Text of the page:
Saturday, January 16, 2010

Verano es Re Filete

Sorry no pictures-- my camera is lost and I want to get this post up before I leave tomorrow and I don't really have time to hunt down pictures from facebook and most of them aren't even uploaded yet and maybe I'll put them on later and you get the idea.

Since the last post I have had a lot of fun. New Year's eve, I went with my friend kuko to his families new year's eve dinner which was laid back and fun, then went to a huge new years eve party. New year's eve is the biggest party night in Chile, and the party that I went to lived up to it. There were 2,000 people there, and it was quite a blast.

A couple of days later, I got a call from my Brazilian friend Breno inviting me to go to Pichilemu, a surf-town about 3.5 hours away. The next morning at 6 AM, Breno, two of his Chilean friends, and I hit the road. The plan was to camp, but by luck we came across a room with beds, better location, private bathrooms, and a very laid-back owner for a cheaper price. ~$20 USD for the room, which we had from 10 AM until 7 PM the next day. We basically just hung out, spending just about all of our time in the four block stretch of road that included our house, empanada shops, street vendors, and the beach.

After a day of rest when I got back, I headed up to Santiago with most of the exchange students from Curicó to go to the goodbye parties of the southern-hemisphere rotary kids who head home in early January. The first day's party was in a park, but when the park closed, we moved the party by bus and by subway to a mcdonalds, then to a little disco. The next day, I hung out with Andrew, whose house I stayed at, then walked around Santiago for a while with the Curicanos and a couple of Santiaguinos. By my request, we hunted down and Indian restaurant for dinner. Ethnic food is one of the things I really miss here, and eating Indian food put me in such a good mood. That night was despedida part 2 in an exchange students house, and there were good times to be had by all. The next morning, we were all more than a bit exhausted, so we said our final goodbyes, grabbed a bite at McDonalds, and headed home.

When I got home on Thursday, everyone in my host family except for the dad was in Viña del Mar, at their beach apartment. Friday after lunch, I headed up with my dad. We stayed until Friday, just hanging out. It had potential to be boring because I didn't manage to meet up with any friends there, but I made the most of the opportunity to just wander around the town and get some people-watching in.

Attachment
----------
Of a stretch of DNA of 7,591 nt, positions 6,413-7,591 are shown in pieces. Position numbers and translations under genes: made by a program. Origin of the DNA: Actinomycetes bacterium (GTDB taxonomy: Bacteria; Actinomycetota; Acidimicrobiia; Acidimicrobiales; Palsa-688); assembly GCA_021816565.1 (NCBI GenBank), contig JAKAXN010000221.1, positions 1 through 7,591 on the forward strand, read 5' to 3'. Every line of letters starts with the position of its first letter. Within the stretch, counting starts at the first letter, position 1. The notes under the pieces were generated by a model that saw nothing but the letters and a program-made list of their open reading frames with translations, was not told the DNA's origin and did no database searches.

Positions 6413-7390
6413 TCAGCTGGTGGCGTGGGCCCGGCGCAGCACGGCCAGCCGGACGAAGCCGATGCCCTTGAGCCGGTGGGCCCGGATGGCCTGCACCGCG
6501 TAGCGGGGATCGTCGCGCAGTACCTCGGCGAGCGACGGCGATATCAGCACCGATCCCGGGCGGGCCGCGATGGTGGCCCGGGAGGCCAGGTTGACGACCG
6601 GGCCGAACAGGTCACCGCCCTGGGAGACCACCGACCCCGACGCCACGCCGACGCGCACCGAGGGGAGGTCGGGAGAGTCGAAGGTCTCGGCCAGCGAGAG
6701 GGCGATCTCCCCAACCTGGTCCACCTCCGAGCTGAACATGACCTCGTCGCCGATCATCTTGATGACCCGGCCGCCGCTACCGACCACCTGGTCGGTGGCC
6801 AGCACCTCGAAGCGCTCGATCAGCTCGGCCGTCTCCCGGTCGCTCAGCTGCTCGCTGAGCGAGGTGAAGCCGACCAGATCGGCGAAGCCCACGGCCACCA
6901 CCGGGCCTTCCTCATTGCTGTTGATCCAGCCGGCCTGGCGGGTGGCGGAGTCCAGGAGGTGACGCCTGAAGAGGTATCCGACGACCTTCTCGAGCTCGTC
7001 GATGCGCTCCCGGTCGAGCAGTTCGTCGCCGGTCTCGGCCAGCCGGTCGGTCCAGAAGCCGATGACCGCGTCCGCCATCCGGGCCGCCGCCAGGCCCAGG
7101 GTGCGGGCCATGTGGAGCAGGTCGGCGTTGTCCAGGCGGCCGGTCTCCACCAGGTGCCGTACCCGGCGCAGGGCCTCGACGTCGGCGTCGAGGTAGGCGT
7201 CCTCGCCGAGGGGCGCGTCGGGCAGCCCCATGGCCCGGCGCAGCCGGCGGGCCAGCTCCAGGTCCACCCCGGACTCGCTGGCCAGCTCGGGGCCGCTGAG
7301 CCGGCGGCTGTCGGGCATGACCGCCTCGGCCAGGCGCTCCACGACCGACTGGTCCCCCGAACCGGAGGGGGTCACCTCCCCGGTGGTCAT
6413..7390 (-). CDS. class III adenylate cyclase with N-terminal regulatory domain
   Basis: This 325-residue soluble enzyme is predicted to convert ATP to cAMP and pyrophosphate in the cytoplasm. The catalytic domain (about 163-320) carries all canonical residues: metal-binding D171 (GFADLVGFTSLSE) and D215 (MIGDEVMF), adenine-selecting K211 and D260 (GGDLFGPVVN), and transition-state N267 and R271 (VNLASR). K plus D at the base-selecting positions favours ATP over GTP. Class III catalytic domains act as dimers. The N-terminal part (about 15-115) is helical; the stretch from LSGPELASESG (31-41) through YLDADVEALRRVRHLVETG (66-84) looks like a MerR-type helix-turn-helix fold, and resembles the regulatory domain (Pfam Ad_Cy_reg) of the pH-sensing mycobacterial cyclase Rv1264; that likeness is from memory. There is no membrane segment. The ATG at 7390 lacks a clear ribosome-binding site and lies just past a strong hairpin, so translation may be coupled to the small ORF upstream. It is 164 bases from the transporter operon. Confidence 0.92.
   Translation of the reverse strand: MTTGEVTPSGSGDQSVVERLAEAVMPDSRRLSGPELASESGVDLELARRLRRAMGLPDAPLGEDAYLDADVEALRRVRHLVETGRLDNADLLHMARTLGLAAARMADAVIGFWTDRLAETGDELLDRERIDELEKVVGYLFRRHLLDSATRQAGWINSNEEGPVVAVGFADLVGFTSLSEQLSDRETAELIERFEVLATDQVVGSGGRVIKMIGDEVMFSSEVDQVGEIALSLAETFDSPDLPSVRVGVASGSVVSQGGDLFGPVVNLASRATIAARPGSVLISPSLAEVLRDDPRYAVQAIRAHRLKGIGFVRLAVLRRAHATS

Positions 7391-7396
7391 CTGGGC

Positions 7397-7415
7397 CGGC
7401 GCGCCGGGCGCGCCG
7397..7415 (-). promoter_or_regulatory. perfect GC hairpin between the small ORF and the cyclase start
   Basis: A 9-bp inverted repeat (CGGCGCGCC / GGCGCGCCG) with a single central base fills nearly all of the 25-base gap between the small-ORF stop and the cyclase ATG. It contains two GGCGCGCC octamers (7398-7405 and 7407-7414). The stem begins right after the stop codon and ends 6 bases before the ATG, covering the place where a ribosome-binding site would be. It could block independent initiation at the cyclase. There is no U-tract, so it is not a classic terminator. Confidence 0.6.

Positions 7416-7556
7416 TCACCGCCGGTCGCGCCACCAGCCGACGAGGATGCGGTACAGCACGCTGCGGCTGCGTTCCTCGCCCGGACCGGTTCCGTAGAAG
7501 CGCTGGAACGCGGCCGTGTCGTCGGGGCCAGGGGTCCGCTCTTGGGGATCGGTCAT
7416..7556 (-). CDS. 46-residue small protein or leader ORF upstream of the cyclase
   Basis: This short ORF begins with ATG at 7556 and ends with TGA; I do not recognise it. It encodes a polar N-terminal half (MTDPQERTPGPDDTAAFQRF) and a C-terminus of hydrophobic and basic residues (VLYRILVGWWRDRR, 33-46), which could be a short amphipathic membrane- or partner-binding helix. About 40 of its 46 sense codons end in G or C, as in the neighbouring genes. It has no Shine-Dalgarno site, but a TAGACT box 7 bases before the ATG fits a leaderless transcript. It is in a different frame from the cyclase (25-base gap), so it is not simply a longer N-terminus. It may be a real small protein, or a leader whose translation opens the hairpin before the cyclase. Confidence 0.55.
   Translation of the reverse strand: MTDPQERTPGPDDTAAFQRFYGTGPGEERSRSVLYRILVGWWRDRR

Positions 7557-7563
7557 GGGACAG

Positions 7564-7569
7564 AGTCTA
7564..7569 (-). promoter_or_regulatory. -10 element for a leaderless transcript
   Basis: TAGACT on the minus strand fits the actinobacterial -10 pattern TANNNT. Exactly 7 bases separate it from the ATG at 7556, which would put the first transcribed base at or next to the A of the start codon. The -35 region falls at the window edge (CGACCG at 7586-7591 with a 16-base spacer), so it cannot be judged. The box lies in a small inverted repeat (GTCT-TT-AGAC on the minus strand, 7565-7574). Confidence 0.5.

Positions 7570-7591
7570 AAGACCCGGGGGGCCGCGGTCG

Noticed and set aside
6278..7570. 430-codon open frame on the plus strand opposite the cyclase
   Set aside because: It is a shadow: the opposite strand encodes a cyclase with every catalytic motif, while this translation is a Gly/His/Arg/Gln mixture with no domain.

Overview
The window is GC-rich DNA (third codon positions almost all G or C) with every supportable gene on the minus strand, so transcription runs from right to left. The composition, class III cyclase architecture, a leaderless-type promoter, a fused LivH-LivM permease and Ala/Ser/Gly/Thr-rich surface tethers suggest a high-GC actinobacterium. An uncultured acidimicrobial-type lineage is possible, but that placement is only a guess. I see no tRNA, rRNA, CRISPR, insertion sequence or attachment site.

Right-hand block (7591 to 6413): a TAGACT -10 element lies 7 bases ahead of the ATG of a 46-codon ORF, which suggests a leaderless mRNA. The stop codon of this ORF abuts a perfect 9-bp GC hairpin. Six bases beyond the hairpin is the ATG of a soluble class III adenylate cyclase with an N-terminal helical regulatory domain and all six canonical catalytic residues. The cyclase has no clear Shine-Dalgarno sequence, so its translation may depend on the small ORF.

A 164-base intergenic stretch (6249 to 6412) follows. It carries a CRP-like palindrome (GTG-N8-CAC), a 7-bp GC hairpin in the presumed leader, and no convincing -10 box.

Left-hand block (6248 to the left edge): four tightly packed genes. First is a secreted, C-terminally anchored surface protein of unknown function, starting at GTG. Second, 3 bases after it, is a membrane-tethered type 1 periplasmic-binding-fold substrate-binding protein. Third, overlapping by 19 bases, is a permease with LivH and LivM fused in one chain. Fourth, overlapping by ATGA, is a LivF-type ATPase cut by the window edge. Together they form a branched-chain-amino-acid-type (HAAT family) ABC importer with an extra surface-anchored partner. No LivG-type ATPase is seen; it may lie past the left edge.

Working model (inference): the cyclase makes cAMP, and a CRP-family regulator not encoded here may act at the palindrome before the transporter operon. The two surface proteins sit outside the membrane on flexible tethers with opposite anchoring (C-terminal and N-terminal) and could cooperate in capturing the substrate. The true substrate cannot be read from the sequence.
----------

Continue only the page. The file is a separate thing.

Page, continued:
That Tuesday, I headed back to Pichilemu with a different group of people. We rented a house for the 8 of us ($25 USD a piece for 3 nights, 2 blocks from the beach), and had a smashing time. A lot of chilling, walking around the town, plus two half-days of surfing. I was pleasantly surprised that I still remembered most of what I'd learned in my 3 or 4 surfing lessons I've had in the last 8 years, and even though it was too windy for the waves to be good, I managed to catch a good few waves, and I'm hoping to head back and do it again before summer break ends.

Tomorrow, I leave for Pucón (a vacaction town on a lake) for two weeks with my family, which should be good times, then as soon as I come back, I'll be changing families. Shortly after, my dearest mother is coming to visit. I don't want summer to end.

Almost 5 months in, I feel like I've just recently reached a new level of comfort/integration/acclimation. Boredom, which had been one of my major worries, has vanished for the time being, and that suits me very well. I think I've probably already changed more than I realize, because thinking back on the beginning of the exchange, my thoughts and worries and opinions on things here seem so strange and foreign. The most tangible change I think is my adjustment to independence. My family here basically lets me do whatever I want, as long as I can do it for myself. I remember how exciting it was the first time I walked to the colectivo and took it to the centro for the first time, and how exciting it was the first time I headed of by bus, just me and some friends on a trip we planned ourselves. To me these almost seem routine now. I think this is something that varies a lot between exchange students, and has a lot to do with the families-- there are some people who do everything with their families, and feel like they have less dependence here than back home. It's weird to think how different my experience could have been.

3 things that are different here

1. Telephone poles are all concrete. I looked into this one a little bit, and couldn't find any definite reason why they should be different, but they are.

2. Fanny packs don't have the same stigma that they do in the US, and are pretty commonly used. I bought myself one. It's useful as heck.

3. There's definitely something different about how old people look. Most of the time I guess 2 years older than people actually are, but there are also people who look younger than they are. I can't think of a good explanation.